Will the @POTUS administration boost uranium? Energy industry lobbying could lead to more mining from #BearsEars to #Wyoming — @HighCountryNews #ActOnClimate

From The High Country News (Jonathan Thompson):

In July 2017, lobbyists from Energy Fuels Resources, a Canadian uranium mining company with operations in the United States, urged the [Administration] to shrink the boundaries of Bears Ears National Monument in order to free up uranium deposits for future mining.

Some observers found it odd. After all, foreign competition and low prices had beaten the domestic uranium industry down to just about nothing, and lobbyists — including Andrew Wheeler, who has since been appointed head of the Environmental Protection Agency— had already convinced the Obama administration to leave Energy Fuels’ Daneros Mine out of the new national monument. Why would they want to go after more deposits?

Energy Fuels’ White Mesa Mill from inside Bears Ears National Monument. Photo credit: Jonathan Thompson

Now we know: Those same lobbyists are pushing the [Administration] to order utilities to purchase at least 25% of their uranium domestically. Such a quota would throw a lifeline to the handful of uranium mining companies still operating in the U.S. and likely spur more uranium mining in the West — including, perhaps, within Bears Ears’ former boundaries as well as near the Grand Canyon. And it would continue the federal government’s long history of propping up the uranium industry at the expense of the people and places of uranium country —and maybe, even, of the nuclear power industry.

When prospectors with Geiger counters started scouring the Colorado Plateau in the 1940s, the government supported them, building roads to potential deposits, giving federal land to anyone interested in staking a claim, and paying $10,000 bonuses to those who found uranium. When corporations arrived to develop the prospects, the government again stepped in, becoming the sole buyer of the yellowcake they produced, virtually eliminating any economic risk.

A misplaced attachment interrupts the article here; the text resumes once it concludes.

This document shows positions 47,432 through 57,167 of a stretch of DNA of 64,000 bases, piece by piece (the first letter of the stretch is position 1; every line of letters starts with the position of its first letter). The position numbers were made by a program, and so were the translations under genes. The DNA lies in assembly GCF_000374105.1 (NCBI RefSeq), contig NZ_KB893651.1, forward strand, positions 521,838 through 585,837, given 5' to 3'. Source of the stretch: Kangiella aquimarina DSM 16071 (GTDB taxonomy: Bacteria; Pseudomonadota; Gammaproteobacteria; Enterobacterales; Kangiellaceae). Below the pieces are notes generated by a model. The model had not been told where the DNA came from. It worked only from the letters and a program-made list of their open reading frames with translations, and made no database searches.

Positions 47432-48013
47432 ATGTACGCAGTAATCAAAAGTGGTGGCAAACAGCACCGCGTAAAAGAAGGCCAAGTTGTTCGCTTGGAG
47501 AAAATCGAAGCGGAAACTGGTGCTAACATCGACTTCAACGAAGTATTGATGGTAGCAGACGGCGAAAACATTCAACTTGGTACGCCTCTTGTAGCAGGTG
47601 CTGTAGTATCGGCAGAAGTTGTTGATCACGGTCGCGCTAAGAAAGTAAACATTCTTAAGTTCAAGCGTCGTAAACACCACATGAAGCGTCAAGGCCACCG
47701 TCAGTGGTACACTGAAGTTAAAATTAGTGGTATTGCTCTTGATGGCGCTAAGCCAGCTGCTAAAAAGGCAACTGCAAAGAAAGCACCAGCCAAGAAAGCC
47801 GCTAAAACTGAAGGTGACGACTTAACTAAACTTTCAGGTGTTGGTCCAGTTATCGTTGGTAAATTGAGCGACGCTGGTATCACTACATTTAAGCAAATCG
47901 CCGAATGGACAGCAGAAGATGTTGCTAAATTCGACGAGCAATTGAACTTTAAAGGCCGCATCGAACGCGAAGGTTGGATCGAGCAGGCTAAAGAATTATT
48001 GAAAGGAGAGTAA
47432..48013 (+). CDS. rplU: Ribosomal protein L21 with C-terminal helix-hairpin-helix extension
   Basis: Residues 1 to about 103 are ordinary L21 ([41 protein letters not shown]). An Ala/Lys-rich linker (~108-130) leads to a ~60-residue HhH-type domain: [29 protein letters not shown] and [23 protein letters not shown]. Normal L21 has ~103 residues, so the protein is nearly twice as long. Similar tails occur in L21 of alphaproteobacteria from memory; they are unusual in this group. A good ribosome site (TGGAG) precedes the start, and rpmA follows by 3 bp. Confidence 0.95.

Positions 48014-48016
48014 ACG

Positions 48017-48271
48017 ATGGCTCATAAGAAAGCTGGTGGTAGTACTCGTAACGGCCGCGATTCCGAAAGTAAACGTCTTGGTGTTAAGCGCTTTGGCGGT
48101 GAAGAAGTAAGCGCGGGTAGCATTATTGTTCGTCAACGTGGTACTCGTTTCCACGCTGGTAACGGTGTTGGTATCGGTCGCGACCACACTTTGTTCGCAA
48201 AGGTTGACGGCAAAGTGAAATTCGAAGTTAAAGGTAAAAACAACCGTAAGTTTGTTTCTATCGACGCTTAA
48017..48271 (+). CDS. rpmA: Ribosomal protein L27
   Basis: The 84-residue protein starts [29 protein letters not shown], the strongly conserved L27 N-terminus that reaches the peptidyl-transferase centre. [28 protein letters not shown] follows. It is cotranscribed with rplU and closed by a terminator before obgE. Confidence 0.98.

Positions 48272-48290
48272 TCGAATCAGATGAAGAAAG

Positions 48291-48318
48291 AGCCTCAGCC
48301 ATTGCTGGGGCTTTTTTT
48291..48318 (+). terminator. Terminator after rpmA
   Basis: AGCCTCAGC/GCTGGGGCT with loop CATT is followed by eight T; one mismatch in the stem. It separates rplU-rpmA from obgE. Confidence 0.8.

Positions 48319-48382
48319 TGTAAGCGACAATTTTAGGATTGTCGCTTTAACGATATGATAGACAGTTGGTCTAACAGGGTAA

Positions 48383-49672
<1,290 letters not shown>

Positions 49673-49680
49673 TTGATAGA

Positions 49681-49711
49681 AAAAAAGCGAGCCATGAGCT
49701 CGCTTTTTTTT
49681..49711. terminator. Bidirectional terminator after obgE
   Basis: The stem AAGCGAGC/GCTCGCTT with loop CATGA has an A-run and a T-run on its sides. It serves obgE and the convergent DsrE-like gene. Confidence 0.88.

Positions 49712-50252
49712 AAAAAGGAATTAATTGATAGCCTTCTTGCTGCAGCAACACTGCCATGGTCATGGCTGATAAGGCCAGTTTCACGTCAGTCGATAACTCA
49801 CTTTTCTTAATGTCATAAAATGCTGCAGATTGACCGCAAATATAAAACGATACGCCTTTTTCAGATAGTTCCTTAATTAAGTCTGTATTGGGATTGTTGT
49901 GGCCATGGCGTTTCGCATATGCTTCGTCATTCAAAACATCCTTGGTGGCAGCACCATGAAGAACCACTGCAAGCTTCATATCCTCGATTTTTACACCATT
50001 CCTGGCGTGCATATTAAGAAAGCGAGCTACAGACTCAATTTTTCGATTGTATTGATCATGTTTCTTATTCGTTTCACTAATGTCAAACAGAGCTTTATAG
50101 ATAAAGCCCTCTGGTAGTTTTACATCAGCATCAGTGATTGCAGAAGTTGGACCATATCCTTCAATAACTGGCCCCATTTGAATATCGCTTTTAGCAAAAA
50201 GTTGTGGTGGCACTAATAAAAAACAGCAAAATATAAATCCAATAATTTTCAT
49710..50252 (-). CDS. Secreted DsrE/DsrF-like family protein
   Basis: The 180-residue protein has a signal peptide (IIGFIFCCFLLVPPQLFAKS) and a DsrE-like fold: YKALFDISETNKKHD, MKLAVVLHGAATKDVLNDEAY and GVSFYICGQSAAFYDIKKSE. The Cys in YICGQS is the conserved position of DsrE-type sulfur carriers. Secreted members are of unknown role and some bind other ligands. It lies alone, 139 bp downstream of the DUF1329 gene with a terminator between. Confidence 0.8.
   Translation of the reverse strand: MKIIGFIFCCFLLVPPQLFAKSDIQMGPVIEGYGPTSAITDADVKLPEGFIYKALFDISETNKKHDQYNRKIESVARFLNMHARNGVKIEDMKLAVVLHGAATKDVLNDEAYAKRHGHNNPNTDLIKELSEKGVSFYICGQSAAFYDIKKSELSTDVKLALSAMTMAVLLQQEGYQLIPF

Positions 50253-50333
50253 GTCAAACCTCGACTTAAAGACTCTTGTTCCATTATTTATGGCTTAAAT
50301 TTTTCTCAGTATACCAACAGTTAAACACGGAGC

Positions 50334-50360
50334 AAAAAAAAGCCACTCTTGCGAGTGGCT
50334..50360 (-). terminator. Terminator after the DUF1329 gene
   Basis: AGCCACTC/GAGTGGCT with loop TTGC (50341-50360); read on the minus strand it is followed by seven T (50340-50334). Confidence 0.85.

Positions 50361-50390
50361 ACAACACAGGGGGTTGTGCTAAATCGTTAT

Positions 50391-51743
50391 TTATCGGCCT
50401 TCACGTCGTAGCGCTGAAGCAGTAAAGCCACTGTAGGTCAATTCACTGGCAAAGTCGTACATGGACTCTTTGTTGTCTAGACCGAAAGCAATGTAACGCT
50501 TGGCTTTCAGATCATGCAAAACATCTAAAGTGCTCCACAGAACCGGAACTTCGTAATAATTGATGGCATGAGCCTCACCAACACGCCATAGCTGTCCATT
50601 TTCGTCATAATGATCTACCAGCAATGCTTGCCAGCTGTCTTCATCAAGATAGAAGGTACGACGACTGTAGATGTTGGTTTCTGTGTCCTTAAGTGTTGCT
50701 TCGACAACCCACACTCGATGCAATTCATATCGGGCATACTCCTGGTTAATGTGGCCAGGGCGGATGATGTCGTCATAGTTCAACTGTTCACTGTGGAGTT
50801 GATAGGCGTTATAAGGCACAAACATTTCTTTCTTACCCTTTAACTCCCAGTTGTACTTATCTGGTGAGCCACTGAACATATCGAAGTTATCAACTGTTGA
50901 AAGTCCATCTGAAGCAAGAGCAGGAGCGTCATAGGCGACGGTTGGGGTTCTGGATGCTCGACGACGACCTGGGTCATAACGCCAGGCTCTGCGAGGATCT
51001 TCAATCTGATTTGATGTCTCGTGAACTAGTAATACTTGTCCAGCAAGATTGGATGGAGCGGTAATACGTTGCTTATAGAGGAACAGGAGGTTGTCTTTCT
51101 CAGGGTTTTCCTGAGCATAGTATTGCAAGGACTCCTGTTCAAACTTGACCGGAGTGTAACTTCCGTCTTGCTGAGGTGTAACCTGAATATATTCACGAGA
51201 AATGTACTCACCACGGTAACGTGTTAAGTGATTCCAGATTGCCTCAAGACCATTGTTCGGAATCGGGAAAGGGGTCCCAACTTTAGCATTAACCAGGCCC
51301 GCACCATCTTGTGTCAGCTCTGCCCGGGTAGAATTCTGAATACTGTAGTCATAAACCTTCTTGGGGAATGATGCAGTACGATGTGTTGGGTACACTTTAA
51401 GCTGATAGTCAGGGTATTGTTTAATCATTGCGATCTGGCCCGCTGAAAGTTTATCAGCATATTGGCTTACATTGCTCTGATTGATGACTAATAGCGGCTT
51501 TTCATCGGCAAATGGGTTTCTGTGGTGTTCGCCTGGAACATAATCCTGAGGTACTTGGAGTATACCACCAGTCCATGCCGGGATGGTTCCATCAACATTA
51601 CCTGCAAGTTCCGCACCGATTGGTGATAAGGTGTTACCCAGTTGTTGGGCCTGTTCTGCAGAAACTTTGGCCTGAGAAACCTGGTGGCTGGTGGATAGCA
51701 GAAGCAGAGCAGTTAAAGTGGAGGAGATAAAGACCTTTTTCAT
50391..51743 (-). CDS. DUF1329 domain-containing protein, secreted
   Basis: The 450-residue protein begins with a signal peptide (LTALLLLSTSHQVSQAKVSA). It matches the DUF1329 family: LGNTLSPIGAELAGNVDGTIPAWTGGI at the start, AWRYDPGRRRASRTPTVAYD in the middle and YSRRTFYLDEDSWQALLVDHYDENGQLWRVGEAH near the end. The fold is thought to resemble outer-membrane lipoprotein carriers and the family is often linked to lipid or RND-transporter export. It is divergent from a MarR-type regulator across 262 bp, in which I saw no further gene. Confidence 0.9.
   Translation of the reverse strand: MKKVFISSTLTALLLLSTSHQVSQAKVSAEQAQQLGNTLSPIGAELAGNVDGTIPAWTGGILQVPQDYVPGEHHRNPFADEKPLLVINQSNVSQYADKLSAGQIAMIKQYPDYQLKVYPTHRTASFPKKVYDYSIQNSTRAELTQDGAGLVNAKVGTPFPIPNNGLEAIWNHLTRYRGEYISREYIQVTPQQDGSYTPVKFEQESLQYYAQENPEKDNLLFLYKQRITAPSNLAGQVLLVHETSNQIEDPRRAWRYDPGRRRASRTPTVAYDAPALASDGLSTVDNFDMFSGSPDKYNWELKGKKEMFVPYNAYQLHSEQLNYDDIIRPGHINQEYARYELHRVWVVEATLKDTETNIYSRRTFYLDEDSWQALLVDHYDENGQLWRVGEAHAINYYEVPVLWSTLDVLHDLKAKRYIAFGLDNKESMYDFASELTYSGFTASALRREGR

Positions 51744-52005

Hundreds of mines and mills popped in Wyoming and across the Colorado Plateau, many of them within or near the borders of the Wind River Reservation, the Navajo Nation and New Mexico’s Laguna and Acoma pueblos. Many, if not most, of the miners and millers — and the people who eventually suffered from radiation — belonged to those tribes.

Decades before the U.S. boom got going, researchers had firmly established that European uranium miners (before the bomb, uranium was used to make dye) got lung cancer at much higher rates than the general populace. And in 1952, U.S. scientists uncovered the mechanism by which radon — a radioactive “daughter” of uranium found in at dangerously high levels in mines and mills — caused lung cancer. And yet the miners were never informed of the risks, nor were protective measures taken. In fact, the federal Atomic Energy Commission actively withheld this information from the public in a cover-up that benefited the corporations.

The government ended its uranium-buying program in the 1970s, but by then nuclear power was catching on worldwide, and demand for reactor fuel kept U.S. mines afloat and spurred new mining in Canada, Australia and elsewhere. After the Three Mile Island disaster in 1979, though, U.S. utilities stopped building new reactors. A global glut resulted in a uranium price crash, and with cheaper yellowcake flooding in from overseas, the industry withered. As of 2017, U.S. utilities were buying only 5% of their nuclear fuel from domestic producers, and mines and mills employed just 424 people, compared to 16,000 in 1979. While the industry’s future remains in question, its past legacy endures in the form of hundreds of sick miners and millers; abandoned, contaminated mines; and the ongoing, taxpayer-funded effort to clean up giant tailings piles near communities.